There are several detailed set-piece encounters that give the scenario depth. Even amongst the numerous Kobolds encountered many are named and have clear roles within the tribe adding characterisation and the potential for interaction.

The excellent cover art is provided by Anne Stokes who does lots of fantasy artwork including work for Wizards of the Coast. The cover pages look very good but a minor consideration is all that green ink would be a printer cartridge killer should you actually choose to print them. There are around ten pieces of atmospheric art spread throughout the book. These are good quality black and white drawings that match the storyline and can be used to provide player handouts or for scene setting. Some are “action” drawings so cannot be used until the action kicks-off.

The players’ adventure centres on the pursuit of an evil-cult as they try to reach the Tower of Fane. The GMs adventure centres on the PCs and the cult members penetrating into the territory of a Kobold’s lair.

For the GM it is easy to run, as once the underlying plot elements are known things unfold generally as you would expect. For the players who are pursuing a different goal it is a somewhat bumpier ride.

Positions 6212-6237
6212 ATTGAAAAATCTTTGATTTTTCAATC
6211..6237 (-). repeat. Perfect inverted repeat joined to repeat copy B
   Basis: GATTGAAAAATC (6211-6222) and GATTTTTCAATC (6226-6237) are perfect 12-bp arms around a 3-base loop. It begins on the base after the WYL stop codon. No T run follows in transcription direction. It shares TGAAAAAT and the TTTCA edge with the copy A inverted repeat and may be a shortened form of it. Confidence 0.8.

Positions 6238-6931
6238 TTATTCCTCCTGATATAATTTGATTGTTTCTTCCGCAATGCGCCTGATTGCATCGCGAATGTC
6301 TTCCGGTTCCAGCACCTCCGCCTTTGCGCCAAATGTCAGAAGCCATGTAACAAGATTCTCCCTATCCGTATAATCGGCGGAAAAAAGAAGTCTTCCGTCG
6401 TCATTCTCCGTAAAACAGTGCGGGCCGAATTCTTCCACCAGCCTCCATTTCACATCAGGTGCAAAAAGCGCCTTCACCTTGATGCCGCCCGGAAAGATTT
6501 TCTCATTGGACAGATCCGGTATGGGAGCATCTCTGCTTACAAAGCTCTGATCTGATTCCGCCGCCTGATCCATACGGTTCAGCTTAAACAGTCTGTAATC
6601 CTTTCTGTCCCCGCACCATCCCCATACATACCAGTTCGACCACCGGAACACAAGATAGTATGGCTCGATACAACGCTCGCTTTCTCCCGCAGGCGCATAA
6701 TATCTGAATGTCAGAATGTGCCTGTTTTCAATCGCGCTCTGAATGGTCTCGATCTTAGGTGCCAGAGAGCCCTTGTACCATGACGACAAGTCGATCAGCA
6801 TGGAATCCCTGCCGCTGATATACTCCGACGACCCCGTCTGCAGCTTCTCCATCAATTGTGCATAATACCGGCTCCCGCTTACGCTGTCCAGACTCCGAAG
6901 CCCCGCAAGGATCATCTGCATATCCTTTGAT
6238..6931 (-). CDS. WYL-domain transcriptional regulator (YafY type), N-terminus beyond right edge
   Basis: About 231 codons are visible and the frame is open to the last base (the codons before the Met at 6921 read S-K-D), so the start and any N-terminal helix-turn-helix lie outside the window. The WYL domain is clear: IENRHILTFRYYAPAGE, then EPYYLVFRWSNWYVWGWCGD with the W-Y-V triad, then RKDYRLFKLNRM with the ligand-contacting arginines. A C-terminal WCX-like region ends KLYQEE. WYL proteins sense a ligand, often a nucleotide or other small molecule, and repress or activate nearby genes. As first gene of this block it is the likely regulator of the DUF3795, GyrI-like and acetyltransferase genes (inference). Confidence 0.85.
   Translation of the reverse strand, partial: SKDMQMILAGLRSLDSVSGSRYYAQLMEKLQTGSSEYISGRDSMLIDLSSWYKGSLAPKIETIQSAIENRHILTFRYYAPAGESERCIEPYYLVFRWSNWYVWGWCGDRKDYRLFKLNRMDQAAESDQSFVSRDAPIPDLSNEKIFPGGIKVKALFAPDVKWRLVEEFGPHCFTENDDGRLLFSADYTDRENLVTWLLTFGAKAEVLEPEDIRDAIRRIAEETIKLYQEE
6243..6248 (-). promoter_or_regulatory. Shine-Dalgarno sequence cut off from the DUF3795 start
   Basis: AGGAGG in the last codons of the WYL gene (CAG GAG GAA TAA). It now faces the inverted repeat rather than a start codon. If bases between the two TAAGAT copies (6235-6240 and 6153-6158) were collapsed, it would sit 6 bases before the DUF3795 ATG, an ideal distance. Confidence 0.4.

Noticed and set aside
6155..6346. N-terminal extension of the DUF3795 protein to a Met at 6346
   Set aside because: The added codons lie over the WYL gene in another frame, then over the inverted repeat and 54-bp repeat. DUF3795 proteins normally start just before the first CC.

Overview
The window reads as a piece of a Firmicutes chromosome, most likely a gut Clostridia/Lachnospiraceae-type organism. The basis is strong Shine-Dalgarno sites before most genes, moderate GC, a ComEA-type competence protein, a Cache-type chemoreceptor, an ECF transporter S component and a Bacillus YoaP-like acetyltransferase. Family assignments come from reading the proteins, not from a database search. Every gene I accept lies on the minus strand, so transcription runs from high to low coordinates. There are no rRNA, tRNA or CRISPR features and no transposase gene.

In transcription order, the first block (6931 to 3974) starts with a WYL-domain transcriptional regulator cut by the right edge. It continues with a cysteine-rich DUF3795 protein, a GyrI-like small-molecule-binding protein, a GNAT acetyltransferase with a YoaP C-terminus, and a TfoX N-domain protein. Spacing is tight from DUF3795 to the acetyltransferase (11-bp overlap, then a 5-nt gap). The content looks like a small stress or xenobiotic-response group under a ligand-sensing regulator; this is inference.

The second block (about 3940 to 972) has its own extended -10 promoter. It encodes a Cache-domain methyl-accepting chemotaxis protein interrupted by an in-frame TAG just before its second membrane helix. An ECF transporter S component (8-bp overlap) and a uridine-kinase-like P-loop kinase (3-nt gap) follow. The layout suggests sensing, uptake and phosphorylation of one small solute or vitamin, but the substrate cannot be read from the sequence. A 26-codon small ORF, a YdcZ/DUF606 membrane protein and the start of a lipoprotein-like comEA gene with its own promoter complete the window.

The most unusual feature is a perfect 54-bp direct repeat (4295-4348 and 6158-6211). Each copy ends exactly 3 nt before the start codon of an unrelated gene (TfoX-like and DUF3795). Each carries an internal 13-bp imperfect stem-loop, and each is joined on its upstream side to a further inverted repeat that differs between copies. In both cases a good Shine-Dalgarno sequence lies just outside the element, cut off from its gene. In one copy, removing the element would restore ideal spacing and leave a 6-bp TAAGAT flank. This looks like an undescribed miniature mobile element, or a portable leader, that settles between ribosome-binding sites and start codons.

The opponents and monsters are intelligent and use good tactics and good terrain. What may have been a walkover in other scenarios may provide a strong challenge here, which could catch some players’ off-guard. If you thought Kobolds weren't serious opponents then this scenario will change your mind.

There are consequences for not completing certain parts of the scenario that can affect the players in later adventures if required.

If playing as a standalone rather than as part of the trilogy, the suggested introduction gives away the ending. So perhaps a variant introduction should be tried to maximise the player surprise particularly with experienced players. On the other hand beginning players might need to be forewarned to be able to plan ahead and cope with the final encounter.

The Fane Trilogy:
- Part one starts off in a sleepy village and ends in a church in the foothills of the mountains. In pursuit of the mysterious priest Ungal and those villagers who have gone to awaken ancient evil.

- Part two details the journey through the mountains to the base of mount Fane and the real source of the Kobold menace.

- Part three details the final climb and entry into the recently reopened Tower of Fane itself. The party have the final showdown with Ungal and then have to escape from the magically sealed tower.

Sensible and detailed suggestions are given on how to run each adventure as a standalone.